- China is the world’s biggest apple producer, spouting out 25 million of the fruit in 2005, with the US a distant second at 4 million
- Apples could indeed keep the doctor away, with studies indicating they could reduce the risk of various cancers
- Apples have vitamin C and other antioxidant compounds, as well as fiber
- The Big Apple is a moniker for New York City
- The term was first made popular in the 1920s by John J Fitz Gerald, a sports writer for the New York Morning Telegraph, in a reference to horse racing
- The nickname is said to have its roots in African-American culture
- And, not least, the Big Apple is where we’re headed next. Woo hoo!
Perhaps it’s time I reminded myself of the existence of the other, lesser berries, but what can I say? ‘Tis the season for blueberries. Not only do they cost half as much as they did six weeks ago – which explains why I keep grabbing pints of them, but the warm, spring sunshine has plumped them up to twice their size in May and bursting with ever-so-blue flavour!
Do click on the title for a peek at the ingredients. The muffins take minutes to make and they will disappear as quickly 😉
As a child growing up with my Indian grandparents, I was fortunate to have been introduced to live, homemade yoghurt and had lots of it, sometimes as a drink – lassi – thinned with milk, sweetened with a touch of sugar, and sometimes as an accompaniment to food, the thick white creamy yoghurt flecked with bits of red chilli, onion and ginger. Which, incidentally, I didn’t find spicy at all 🙂
When I was pregnant with my first son, I was delighted to come across a medical study which encouraged mothers-to-be to consume the stuff, based on indications that babies born to yoghurt-eating mums had healthier intestinal and digestive tracts and a stronger immune system. The argument was that the good bacteria in yoghurt and its acidity created an unconducive environment for bad bacteria.
Add to that the fact that yoghurt can minimise bad breath, mitigate the side effects of antibiotics, treat diarrhoea in babies and prevent yeast infections.
They had me at Yo….
My boys have had plain, live yoghurt almost every day with lunch and dinner since they were about seven months old and love it. I sometimes dress up their yoghurts as dessert, topped with chocolate rice or marshmallows or drizzled with maple syrup.
I simply can’t bring myself to make plain old white-flour pancakes and fear I have become a bit of a nutritition nazi since having kids. In case you’re wondering why blueberries are featured again, click on the title and you will see 🙂 These are delicious with just a dollop of butter and some pure maple syrup.
- wholewheat flour, 1 1/2 cups
- oats, 1 cup
- fresh blueberries, 1 cup
- salt, 1/2 tsp
- milk, 2 cups
- eggs, 2
- baking soda, 1 tsp
- Beat the eggs by hand
- Add milk and salt
- Add flour and beat thoroughly, add oats
- Stir in blueberries, add baking soda
- Add ladleful onto preheated pancake pan
- Continue till done. Pancakes can be kept warm in a 70C oven to allow the chef to join the family at breakfast 😀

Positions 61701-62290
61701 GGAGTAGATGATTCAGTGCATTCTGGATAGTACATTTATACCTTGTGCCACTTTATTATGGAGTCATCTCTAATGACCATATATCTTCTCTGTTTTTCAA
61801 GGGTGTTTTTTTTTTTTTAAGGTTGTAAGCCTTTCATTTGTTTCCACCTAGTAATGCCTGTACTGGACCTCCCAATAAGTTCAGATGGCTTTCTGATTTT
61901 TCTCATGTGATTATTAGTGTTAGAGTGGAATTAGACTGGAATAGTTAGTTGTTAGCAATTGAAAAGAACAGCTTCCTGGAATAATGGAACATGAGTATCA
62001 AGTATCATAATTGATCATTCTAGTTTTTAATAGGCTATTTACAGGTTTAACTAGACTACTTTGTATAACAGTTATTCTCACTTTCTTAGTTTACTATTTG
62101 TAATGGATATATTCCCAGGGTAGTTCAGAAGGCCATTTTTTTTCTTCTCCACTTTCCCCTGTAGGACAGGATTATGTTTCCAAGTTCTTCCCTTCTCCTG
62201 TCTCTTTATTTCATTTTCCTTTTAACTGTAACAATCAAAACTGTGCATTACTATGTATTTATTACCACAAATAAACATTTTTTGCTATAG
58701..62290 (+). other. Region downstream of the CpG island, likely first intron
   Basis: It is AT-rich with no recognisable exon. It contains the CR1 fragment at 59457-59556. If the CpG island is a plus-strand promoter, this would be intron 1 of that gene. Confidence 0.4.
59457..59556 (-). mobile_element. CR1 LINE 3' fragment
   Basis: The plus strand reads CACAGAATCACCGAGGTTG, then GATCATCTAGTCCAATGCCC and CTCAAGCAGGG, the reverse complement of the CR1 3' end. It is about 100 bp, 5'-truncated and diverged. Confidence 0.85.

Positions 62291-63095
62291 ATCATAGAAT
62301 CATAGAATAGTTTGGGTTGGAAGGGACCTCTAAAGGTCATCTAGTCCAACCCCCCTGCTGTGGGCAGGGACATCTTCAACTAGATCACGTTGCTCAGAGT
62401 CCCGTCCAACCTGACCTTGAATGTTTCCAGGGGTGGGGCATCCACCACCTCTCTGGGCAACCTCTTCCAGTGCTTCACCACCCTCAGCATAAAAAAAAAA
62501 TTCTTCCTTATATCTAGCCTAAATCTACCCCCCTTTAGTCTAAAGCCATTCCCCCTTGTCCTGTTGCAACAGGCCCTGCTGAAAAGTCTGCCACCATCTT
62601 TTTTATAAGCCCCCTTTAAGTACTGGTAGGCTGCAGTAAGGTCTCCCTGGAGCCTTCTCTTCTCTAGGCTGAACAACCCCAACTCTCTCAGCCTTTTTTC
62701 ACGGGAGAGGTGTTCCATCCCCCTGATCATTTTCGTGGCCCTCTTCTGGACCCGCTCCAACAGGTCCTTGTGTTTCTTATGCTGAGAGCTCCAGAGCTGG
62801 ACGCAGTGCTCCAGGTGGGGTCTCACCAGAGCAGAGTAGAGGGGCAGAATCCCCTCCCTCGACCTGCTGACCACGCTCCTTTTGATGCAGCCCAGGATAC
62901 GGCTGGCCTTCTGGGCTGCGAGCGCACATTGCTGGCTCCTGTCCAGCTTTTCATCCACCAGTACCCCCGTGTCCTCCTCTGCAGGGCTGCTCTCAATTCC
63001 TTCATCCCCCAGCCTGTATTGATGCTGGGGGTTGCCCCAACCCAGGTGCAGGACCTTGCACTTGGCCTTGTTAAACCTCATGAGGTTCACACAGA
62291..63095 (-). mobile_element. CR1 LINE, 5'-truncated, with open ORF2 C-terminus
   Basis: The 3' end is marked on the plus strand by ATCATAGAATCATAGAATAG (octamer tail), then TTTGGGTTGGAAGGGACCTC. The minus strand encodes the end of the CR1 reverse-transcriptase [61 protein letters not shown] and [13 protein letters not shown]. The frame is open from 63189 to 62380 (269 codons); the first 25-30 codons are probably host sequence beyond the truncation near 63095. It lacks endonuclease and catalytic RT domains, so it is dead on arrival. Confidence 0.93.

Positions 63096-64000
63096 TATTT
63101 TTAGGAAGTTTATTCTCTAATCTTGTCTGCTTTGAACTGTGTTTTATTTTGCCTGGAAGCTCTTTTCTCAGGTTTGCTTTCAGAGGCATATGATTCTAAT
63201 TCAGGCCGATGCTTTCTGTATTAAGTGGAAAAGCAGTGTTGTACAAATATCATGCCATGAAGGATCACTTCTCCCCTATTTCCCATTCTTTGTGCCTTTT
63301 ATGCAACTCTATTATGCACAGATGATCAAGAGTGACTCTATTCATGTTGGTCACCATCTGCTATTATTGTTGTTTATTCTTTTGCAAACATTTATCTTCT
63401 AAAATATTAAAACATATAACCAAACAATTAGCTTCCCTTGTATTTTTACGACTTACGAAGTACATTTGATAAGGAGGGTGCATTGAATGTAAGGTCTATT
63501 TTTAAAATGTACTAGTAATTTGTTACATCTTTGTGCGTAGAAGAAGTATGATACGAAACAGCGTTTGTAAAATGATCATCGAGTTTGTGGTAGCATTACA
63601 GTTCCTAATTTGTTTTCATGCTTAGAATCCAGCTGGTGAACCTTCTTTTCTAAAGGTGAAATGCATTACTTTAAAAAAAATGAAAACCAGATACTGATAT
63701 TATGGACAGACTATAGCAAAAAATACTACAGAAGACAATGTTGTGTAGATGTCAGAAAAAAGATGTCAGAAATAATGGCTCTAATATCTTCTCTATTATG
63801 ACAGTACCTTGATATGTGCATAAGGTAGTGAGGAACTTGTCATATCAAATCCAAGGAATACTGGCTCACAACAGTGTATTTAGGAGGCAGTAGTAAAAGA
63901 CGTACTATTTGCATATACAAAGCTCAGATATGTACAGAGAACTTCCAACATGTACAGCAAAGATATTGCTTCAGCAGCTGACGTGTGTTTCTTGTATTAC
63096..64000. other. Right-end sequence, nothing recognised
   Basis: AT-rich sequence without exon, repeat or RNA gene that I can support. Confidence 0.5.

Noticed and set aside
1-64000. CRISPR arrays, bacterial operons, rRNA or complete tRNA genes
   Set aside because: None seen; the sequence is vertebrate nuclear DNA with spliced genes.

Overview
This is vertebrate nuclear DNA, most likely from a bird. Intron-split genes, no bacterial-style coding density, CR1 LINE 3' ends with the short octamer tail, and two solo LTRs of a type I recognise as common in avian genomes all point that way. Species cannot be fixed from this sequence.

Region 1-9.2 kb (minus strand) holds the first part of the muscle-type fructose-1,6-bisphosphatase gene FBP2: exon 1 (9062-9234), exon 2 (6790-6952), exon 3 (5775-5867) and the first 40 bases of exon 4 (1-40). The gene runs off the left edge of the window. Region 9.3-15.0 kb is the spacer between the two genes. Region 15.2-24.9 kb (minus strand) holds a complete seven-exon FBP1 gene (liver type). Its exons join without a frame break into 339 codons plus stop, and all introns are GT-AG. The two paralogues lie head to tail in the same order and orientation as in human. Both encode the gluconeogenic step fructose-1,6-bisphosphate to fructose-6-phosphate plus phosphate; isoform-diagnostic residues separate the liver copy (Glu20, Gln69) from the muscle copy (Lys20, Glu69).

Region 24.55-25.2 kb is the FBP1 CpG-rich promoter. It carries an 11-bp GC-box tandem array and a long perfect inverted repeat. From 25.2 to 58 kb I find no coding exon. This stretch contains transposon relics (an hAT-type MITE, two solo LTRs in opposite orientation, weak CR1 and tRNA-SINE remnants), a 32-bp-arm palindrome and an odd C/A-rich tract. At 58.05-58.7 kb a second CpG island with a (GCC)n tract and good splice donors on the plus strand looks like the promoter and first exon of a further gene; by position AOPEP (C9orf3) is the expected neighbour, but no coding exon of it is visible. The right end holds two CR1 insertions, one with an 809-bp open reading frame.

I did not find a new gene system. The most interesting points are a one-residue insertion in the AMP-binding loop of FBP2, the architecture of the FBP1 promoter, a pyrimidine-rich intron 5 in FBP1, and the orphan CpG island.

Definitely one of my favourites when I fancy something spicy, this is a mild version of channa masala, a fragrant and tangy chick pea dish with tomatoes. Indian cooking can be a long-drawn and complicated affair, but I, regularly crunched for time and patience, enjoy taking liberties and simplifying the process. Having said that, don’t let the list of ingredients daunt you!
- 1 can chickpeas (540ml), in water
- 2 ripe tomatoes, chopped
- 1 large onion, chopped
- 2 green chillies, chopped and seeded (if wished)
- 1 tsp black mustard seeds
- 1 clove garlic, chopped
- 1 tsp fresh ginger, grated
- 1/2 tsp turmeric
- 1 tsp cummin
- curry leaves (if possible), small handful
- 1 cup stock, veg or chicken
- 1 tsp tomato paste
- splash of lemon juice
- coriander leaves (cilantro), handful
- Saute onions in some canola oil till translucent
- Add mustard seeds, curry leaves (if using)
- Add ginger, garlic, turmeric, chillis and cummin
- Stir till fragrant on medium heat
- Add tomatoes and chickpeas, drained of water
- Add tomato paste and stock
- Simmer about 10 mins till tomatoes are done and sauce thickens
- Chop some coriander and add right at the end, with lemon juice
- Serve with brown rice, eat in a wholewheat wrap or with naan or chapati, with a good dollop of yoghurt
I have a vast collection of cook books, some of which remain semi-permanently in boxes for lack of shelf space. Yet I relish trawling through the Internet in search of inspiration. I found this particular recipe six years ago and, doing a search right now, I gleefully find it’s still there 🙂
I don’t know who Mommy Lois is, but she hit the nail on the head with this one. Chewy, nutty, gooey… mmmm, thank you Mommy! As usual I couldn’t help fiddling with the recipe here and there, using only brown sugar, for example, and substituting 1/4 cup of the corn syrup with molasses. All a matter of preference.
Pecan pie is clearly not something the average granny has a recipe for in the tropics, but here in the vast expanse of North America, where one might fancy warm, comfort food at least half the year, it fits right in. It’s probably more of an autumn or winter sweet, but I fancied one today, and hey, it’s my blog!
- 3 eggs
- 1/2 cup sugar (I use brown)
- 1/2 cup butter, melted
- 1 cup pecans, chopped
- 3/4 cup corn syrup
- 1 tsp vanilla
- Dash of salt
- Beat the eggs, add sugar and continue to mix
- Add butter, vanilla, salt
- Drizzle in corn syrup slowly while mixing
- Pour into ready pie mould (decorate with extra pecans if you like)
- Bake at 300F (150C) for about an hour till firmish and not wobbly.
- Wow, easy or what?